• The 18 second arming delay set in step 4 means that the driver must start the vehicle within 18 seconds of inserting his blue key. This should not be a problem, as manufacturers do not recommend cranking a starter motor for more than 15 seconds at a time.
  • In order for the FM100 to properly automatically log the driver back in after a stop induced by the SRM-2, it is preferable for the driver to leave his blue key in the port all of the time that the vehicle is running. Alternatively, he can reintroduce it upon returning to the vehicle, but the idle time during the stop will be recorded under an unidentified driver ID. Note also that an RPM signal must be present for the FM100 to automatically log a driver back on when the SRM-2 turns the FM100 back on. If an RPM signal is not present, this function will not work.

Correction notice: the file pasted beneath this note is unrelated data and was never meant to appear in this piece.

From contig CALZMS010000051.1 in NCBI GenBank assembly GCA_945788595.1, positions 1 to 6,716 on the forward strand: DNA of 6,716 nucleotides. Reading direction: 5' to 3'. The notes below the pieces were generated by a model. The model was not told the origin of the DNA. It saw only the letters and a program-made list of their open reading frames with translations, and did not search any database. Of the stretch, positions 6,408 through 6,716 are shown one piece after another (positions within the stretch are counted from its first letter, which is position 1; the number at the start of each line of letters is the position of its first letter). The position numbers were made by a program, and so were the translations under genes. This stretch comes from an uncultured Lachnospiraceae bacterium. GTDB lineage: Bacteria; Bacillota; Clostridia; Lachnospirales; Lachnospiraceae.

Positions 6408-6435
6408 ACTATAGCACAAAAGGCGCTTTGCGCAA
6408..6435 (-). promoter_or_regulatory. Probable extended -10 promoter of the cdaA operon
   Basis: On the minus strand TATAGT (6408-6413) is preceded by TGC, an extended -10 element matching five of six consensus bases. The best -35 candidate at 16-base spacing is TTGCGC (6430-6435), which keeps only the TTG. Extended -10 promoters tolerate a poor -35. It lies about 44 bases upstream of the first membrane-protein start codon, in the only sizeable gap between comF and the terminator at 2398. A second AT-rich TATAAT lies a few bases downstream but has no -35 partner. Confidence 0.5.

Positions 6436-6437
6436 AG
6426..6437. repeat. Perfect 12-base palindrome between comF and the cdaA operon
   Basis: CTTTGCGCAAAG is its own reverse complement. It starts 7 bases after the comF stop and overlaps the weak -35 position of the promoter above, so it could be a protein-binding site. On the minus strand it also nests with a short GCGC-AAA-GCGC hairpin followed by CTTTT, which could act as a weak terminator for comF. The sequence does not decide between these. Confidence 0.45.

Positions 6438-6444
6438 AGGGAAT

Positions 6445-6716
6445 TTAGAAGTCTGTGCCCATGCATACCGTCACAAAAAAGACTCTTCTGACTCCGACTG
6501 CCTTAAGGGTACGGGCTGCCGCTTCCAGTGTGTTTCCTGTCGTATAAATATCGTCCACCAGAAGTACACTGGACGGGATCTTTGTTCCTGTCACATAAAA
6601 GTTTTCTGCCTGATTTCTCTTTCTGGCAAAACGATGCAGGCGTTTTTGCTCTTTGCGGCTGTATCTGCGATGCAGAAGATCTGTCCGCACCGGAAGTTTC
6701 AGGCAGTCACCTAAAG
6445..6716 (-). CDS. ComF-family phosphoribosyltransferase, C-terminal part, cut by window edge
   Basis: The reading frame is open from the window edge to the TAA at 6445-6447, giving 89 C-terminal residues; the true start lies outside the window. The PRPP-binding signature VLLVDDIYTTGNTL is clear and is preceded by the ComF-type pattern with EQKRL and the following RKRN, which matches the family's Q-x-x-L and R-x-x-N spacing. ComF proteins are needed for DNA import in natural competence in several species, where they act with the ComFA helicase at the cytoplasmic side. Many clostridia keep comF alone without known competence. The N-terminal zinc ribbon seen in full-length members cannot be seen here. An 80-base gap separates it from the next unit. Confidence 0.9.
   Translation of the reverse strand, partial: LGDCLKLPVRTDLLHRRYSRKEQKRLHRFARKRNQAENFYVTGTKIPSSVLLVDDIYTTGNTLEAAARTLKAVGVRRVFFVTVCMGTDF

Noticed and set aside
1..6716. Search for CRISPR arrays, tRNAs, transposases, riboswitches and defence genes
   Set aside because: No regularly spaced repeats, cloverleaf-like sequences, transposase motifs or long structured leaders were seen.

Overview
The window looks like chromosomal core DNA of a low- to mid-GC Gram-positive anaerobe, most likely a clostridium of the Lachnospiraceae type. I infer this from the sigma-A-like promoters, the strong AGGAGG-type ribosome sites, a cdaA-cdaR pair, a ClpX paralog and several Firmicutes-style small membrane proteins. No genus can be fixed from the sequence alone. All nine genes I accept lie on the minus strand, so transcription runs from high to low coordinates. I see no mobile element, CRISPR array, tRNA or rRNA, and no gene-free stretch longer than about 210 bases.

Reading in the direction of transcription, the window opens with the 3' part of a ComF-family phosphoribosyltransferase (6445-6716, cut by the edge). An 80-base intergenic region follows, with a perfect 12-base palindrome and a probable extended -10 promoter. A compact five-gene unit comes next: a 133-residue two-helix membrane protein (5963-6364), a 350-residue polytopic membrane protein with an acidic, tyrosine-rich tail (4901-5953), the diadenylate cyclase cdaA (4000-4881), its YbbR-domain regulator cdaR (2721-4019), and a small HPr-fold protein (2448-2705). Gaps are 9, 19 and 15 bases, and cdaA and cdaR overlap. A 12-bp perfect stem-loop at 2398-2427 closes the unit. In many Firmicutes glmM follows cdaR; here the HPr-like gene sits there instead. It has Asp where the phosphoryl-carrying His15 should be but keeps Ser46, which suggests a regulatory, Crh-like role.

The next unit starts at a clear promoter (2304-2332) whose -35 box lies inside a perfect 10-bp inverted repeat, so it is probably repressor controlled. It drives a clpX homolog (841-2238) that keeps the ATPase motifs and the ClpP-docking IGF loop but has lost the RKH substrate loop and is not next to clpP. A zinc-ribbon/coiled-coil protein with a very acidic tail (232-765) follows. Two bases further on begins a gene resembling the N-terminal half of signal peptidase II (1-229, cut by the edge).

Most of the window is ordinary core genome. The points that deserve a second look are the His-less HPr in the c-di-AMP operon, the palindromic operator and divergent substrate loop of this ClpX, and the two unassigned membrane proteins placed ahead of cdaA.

• The SRM-2 uses CMOS technology. Please observe static precautions when unpacking and installing the unit. Connect the ground and power wires to the module before making any other connections.

Specifications

Size: 33mm 89mm 64mm
Weight: 170g
Length of leads: approx 25cm
Voltage: 12VDC, negative ground
Current draw (at 12.5V):
     at rest: 9mA
     triggered: 36mA
Operating temperature: -40°C to 85°C
Storage temperature: -65°C to 150°C

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Copyright © 1997, 1998 Chad Conrad and DRC Instruments ALL RIGHTS RESERVED